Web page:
Twenty years after Mercury’s death, the world is still grappling with AIDS-related issues, with gay marriage and gay adoption sparking debate and like gay marriage and adoption. I was interested in Peter’s thoughts on where Mercury would stand on these issues. Peter replied: “I think Freddie had a different mind-set. You must remember he had a very conservative up-bringing in a Zoroastrian household, where topics like this would never be mentioned. Also these weren’t things talked about in the 60s and 70s.

 

“He had very strong feelings where AIDS was concerned, but gay marriage and adoption were subjects he left to other people as they were not something that concerned him personally. He talked of Jim Hutton as his ‘husband’, but in a flippant way, not as something he desperately needed in real life.

 

“He was concerned about the AIDS crisis, not because he was suffering from the disease, but more so because of what it was doing to others.”

 

The musical We Will Rock You continues to be an extraordinary success on London’s West End. Benny and Bjorn from ABBA worked on Mamma Mia! personally but We Will Rock You was launched after Mercury’s death.  I was interested in what Peter thinks Mercury would have thought of We Will Rock You. “I am sure Freddie would have approved of the show; perhaps he would have added some new music, not necessarily grander, just new.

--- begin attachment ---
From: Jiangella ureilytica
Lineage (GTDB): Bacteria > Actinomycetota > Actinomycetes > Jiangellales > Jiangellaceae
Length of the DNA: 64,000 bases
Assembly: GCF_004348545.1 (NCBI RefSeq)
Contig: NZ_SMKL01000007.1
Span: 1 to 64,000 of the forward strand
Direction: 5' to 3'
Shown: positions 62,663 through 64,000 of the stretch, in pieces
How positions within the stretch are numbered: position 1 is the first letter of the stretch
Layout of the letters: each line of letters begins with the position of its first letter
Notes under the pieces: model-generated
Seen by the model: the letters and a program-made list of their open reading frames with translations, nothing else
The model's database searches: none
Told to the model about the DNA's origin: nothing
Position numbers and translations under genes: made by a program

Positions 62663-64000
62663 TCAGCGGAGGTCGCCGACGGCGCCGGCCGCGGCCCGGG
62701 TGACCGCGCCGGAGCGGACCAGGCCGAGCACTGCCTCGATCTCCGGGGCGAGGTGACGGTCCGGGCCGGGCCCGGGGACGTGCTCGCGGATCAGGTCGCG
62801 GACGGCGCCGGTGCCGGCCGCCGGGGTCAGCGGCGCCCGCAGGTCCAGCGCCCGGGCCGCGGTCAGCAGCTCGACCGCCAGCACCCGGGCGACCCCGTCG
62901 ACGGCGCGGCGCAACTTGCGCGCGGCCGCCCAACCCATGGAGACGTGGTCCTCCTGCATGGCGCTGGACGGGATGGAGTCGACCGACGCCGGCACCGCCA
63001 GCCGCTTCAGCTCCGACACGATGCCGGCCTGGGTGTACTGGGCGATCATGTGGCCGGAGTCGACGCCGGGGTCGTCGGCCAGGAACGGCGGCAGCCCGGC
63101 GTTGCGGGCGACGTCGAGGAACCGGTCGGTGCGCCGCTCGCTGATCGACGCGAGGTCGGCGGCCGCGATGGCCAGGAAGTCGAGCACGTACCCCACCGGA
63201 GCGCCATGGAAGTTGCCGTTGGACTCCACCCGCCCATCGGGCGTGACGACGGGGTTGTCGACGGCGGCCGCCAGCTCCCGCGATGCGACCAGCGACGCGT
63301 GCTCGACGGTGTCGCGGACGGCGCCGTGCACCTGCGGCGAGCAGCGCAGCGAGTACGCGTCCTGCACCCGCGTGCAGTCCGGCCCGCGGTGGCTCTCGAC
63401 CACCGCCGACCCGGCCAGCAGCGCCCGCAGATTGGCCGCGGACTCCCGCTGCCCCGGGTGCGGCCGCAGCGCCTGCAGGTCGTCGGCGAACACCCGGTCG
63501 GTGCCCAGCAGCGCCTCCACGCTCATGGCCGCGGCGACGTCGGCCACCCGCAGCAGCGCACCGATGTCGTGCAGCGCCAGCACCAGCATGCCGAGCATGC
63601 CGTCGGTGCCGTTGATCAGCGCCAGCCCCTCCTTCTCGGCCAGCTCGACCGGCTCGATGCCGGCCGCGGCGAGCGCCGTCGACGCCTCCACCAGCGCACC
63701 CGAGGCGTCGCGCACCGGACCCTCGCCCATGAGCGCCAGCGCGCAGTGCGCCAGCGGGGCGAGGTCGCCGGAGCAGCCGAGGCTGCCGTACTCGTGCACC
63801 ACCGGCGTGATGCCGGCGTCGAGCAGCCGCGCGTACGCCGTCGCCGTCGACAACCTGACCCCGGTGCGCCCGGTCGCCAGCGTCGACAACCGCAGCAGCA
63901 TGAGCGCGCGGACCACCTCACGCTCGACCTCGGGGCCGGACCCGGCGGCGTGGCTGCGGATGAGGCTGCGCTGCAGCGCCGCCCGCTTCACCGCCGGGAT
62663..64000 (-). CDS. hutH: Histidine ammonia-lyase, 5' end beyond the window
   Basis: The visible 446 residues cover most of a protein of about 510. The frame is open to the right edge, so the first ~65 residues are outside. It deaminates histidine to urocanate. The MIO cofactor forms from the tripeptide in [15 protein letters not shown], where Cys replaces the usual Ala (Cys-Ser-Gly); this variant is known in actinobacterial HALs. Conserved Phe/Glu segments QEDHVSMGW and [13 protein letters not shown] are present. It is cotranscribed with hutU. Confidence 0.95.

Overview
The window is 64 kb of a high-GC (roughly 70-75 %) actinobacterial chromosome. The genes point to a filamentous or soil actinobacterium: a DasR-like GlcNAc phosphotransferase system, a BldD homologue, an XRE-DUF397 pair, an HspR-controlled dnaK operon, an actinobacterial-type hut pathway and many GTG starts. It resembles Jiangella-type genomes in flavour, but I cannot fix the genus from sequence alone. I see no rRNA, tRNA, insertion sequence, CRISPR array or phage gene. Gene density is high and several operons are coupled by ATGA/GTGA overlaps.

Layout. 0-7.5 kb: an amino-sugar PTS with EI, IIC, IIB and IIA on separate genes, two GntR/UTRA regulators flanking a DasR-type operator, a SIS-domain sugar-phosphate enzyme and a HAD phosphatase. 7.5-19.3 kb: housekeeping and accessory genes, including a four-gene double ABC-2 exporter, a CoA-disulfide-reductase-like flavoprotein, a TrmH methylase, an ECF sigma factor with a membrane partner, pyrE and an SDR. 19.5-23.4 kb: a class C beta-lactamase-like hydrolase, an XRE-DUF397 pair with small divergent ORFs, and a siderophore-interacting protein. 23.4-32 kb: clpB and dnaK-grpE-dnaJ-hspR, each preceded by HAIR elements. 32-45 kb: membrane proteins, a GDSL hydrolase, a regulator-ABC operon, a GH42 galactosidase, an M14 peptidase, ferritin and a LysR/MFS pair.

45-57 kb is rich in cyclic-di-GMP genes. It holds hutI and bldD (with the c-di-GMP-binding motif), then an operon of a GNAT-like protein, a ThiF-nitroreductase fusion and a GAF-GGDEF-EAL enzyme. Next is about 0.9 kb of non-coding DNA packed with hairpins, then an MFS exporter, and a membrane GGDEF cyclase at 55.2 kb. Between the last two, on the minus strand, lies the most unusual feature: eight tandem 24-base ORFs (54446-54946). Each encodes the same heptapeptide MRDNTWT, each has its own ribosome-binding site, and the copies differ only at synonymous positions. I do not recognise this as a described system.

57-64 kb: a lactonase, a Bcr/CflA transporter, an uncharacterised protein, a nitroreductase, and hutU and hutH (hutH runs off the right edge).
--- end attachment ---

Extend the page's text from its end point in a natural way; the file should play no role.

“Queen never repeated themselves when recording their music, each album was different, so in that way maybe there would have been a couple of new songs.”

 

In terms of theatre, I was interested as to whether Mercury dabbled in performing on stage as opposed to his concert performances. Peter told me about Mercury’s close brush with performing in an opera: “Freddie was once asked to audition for the role of Rodolfo in a Joseph Papp production of La Boheme that he wanted to put on in Central Park, Manhattan [Joseph Papp ran the Public Theatre in New York]. Freddie was annoyed that he was asked to audition, but also he said there was no way he would want to perform in 8 shows a week for 2 weeks!”